Sedu'lius, Coe'liusa Christian poet, who is termed a presbyter by Isidorus of Seville (de Script. Eccles. 100.7), and by Honorius of Autun (de S.E. 3.7). By the writer known as Anonymus Mellicensis (100.35, in the Bibl. Eccles. of Fabricius) he is called an Antistes, a title confirmed by two acrostic panegyrics to be found in the edition of Cellarius, while by Sigebertus of Gembloux (de S.E. 6), and by Trithemius (de S. E. 142) he is designated as a bishop--to which antistes is frequently equivalent--but no one has pretended to discover the see over which he presided. We cannot determine with absolute precision the date either of his birth or of his death, but the period when he flourished may be defined within narrow limits. He refers (Epist. ad Maced.) to the commentaries of Jerome, who died A. D. 420, and is himself praised by Cassiodorus (de Instit. div. let. 27 ; comp. Venant. Fortunat. Carm. 8.1; Vit. S. Martin. 1.15), who was born A. D. 468, and by Pope Gelasius, who presided over the Roman Church from A.D. 492 to A. D. 496. Moreover, his works were collected after his death and published by Asterius, as we learn front a short introductory epigram, to which is added, in some MSS., the note " Hoc opus Sedulius inter chartulas dispersum reliquit : quod recollectum adornatumque ad omnem elegantiam divulgatum est a Turcio Ruiio Asterio V. C. consule ordinario atque patricio." Upon turning to the Fasti we discover that an Asterius was consul along with Protogenes in A. D. 449, and that Turcius Rufus Apronianus Asterius was consul along with Praesidius in A. D. 496. Combining these facts little doubt can be entertained that the latter is the person indicated above, and that we may fix the epoch of Sedulius about A. D. 450. Of his personal history we know nothing whatsoever. By Trithemius (l.c.) indeed he is said to have been a Scot, the disciple of archbishop Hildebert; but this and similar statements arose. it would appear, from confounding three different persons, all ecclesiastics, who bore the same name :--
- 1. Sedulius, the poet, who belongs, as we have proved, to the fifth century.
- 2. Sedulius, who, in attaching his signature to the Acts of the Council of Rome, held in A. D. 721, describes himself as " Episcopus Britanniae de genere Scotorum."
- 3. Sedulius, an Irish Scot, who lived some hundred years later, and compiled from the works of Origen, Eusebius, Jerome, and other celebrated fathers, a commentary upon St. Paul still extant under the title " Sedulii Scoti Iliberniensis in ones epistolas Pauli Collectaneum."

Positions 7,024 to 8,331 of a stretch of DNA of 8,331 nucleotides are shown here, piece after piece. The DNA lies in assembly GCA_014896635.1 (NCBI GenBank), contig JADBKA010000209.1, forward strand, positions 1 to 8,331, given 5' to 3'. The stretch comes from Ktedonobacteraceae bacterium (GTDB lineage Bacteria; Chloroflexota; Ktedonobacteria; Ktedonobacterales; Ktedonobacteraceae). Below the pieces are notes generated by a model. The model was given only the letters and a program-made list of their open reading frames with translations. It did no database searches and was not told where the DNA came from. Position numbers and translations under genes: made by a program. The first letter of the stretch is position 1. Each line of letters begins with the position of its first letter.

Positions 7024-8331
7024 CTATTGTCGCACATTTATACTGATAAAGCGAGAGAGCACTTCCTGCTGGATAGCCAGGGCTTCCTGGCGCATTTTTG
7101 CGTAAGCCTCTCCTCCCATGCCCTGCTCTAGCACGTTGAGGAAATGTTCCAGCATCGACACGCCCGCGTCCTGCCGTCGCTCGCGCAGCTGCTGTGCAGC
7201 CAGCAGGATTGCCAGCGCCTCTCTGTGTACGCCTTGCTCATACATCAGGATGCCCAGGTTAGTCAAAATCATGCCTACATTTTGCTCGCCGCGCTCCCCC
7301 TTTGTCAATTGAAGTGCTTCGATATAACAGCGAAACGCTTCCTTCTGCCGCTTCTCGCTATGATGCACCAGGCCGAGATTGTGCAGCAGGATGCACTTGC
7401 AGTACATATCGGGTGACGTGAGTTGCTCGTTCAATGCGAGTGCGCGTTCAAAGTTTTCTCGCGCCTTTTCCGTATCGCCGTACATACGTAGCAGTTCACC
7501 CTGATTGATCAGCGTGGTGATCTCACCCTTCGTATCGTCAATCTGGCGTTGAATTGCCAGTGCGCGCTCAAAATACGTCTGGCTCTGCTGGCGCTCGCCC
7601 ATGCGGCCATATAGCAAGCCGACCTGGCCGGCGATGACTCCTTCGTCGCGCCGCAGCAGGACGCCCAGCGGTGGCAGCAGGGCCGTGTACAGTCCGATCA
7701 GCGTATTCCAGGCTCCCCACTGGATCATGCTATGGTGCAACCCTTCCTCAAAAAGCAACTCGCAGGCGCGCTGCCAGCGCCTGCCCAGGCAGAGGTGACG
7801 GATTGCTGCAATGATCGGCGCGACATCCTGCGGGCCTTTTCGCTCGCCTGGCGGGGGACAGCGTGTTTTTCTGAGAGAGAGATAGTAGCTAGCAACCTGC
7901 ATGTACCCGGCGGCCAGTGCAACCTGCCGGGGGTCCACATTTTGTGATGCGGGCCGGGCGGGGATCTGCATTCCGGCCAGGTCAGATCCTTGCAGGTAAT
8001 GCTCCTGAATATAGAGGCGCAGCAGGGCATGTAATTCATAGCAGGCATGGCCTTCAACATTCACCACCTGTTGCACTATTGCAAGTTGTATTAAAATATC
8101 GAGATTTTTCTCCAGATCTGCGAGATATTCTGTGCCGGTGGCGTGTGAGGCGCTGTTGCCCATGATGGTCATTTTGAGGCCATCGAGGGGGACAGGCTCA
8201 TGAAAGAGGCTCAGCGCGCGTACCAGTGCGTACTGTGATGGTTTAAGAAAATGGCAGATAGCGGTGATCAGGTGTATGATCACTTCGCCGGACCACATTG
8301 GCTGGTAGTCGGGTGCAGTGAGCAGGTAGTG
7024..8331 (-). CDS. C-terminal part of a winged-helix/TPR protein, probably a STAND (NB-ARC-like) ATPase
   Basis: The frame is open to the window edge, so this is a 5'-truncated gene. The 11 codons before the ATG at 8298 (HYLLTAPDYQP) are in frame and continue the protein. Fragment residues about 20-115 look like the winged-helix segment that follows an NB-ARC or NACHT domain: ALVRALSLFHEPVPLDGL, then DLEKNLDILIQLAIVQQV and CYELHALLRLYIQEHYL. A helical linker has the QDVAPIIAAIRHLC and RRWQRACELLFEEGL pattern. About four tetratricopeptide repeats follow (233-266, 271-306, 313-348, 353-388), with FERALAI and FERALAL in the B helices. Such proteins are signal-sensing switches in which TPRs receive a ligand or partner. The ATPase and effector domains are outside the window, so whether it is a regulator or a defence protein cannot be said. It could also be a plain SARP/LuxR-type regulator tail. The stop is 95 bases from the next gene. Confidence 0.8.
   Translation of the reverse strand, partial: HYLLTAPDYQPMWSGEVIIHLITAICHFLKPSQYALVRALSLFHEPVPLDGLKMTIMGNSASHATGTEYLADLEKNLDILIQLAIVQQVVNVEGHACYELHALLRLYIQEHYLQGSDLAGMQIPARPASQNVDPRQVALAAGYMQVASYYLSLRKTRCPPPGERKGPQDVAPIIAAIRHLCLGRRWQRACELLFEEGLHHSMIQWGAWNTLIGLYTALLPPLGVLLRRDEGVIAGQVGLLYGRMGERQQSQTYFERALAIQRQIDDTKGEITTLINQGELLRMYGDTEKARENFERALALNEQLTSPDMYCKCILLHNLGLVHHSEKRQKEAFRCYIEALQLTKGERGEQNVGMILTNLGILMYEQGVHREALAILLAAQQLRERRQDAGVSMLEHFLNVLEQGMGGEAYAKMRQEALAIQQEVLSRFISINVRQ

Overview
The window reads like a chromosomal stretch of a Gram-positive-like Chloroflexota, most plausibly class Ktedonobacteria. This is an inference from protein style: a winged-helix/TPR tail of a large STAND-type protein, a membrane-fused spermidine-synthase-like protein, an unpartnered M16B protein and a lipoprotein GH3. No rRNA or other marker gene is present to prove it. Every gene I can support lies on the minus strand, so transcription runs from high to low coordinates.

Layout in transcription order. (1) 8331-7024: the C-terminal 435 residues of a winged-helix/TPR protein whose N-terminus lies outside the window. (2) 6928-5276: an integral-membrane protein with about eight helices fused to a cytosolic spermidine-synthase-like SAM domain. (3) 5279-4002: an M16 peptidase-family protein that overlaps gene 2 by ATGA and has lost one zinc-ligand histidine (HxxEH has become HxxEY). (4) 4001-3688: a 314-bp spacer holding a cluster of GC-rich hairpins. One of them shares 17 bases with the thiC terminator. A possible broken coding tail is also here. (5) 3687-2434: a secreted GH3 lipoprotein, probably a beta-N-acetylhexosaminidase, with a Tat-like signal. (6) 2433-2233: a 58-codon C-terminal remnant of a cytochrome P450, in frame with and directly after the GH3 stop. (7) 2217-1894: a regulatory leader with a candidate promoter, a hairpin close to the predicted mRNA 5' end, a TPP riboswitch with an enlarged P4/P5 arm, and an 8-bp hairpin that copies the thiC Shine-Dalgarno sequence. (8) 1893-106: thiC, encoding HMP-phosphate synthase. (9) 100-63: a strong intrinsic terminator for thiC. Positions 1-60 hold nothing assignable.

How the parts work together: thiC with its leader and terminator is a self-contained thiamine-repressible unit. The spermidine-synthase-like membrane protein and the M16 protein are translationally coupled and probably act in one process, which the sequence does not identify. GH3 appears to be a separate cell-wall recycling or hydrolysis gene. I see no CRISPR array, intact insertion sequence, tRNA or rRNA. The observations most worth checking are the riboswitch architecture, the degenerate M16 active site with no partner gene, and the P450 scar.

WorksThe following pieces by the first of these individuals have descended to us.
I.Paschale Carmen s. Mirabilium Divinorum Libri V., in heroic measure; to which is prefixed in some MSS. a "Praefatio," in eight elegiac couplets, addressed to the reader, and a " Dedicatio ad Theodosium Augustum," in fifteen hexameters. If the inscription of the latter be genuine, it could not have been written after A. D. 450, for in that year the younger Theodosius died. There is also an introductory epistle addressed to the Abbot Macedonius, at whose request Sedulius had executed a prose version of the above poem. This prose version has been preserved and was published at Paris in 1585 by F. Juret, from a MS. the property of P. Pithou. Sigebertus (l.c.) maintains that the work was first composed in prose and afterwards versified. But this account is directly at variance with the words of the letter. There is some doubt as to the number of books into which the Paschale Carmen ought to be divided. Although the MSS. vary, all the best distribute it into five : the Anonymus Mellicensis (l.c.) states that it consists of two; Isidorus and Honorius (ll. cc.) agree that there are three, one being devoted to the signs and wonders commemorated in the Old Testament, two to the Sacraments and Miracles of Christ. Trithemius (l.c.) expressly names four, and this seems to have been the arrangement contemplated by the author, who thus (Epist. ad Maced.) explains the nature, object, and extent of his undertaking : " Quatuor mirabilium divinorum libellos, quos, et pluribus pauca complexus, usque ad Passionem et Resurrectionem Ascensionemque Domini Nostri Jesu Christi, quatuor Evangelistarum dicta congregans, ordinavi, contra omnes aemulos tuae defensioni commendo. Huic autem operi, favente Deo, Paschalis Carminis nomen imposui quia Pascha nostrum immolatus est Christus." The most easy solution of the difficulty is to be found in the supposition which assigns the disposition of the parts, as they are now exhibited, to the first editor Asterius, who would probably give that form to the scattered papers of the deceased which to him appeared most appropriate, while transcribers, following their own judgment, may have thought fit to introduce changes, and thus have caused the discrepancies and contradictions which we meet with in the historians of ecclesiastical literature. It is not improbable that Sedulius may, at one time, have intended the Miracles of the Old Testament to constitute a separate work, and it may even be urged that the words quoted above apply to the New Testament exclusively.
II.Veteris et Novi Testamenti Collatio, a sort of hymn containing a collection of texts from the Old and New Testaments, arranged in such a manner as to enable the reader to compare the two dispensations. The metre employed is the elegiac distich and the expressions are arranged with laborious ingenuity in such a way that the first penthemimer of the hexameter, in each couplet, recurs as the last penthemimer of the pentameter : thus Primus ad ima ruit de luce superbus ;
Sic homo cum tumuit primus ad ima ruit ; a device to which grammarians have given the name of ἐπανάληψ́ιρ.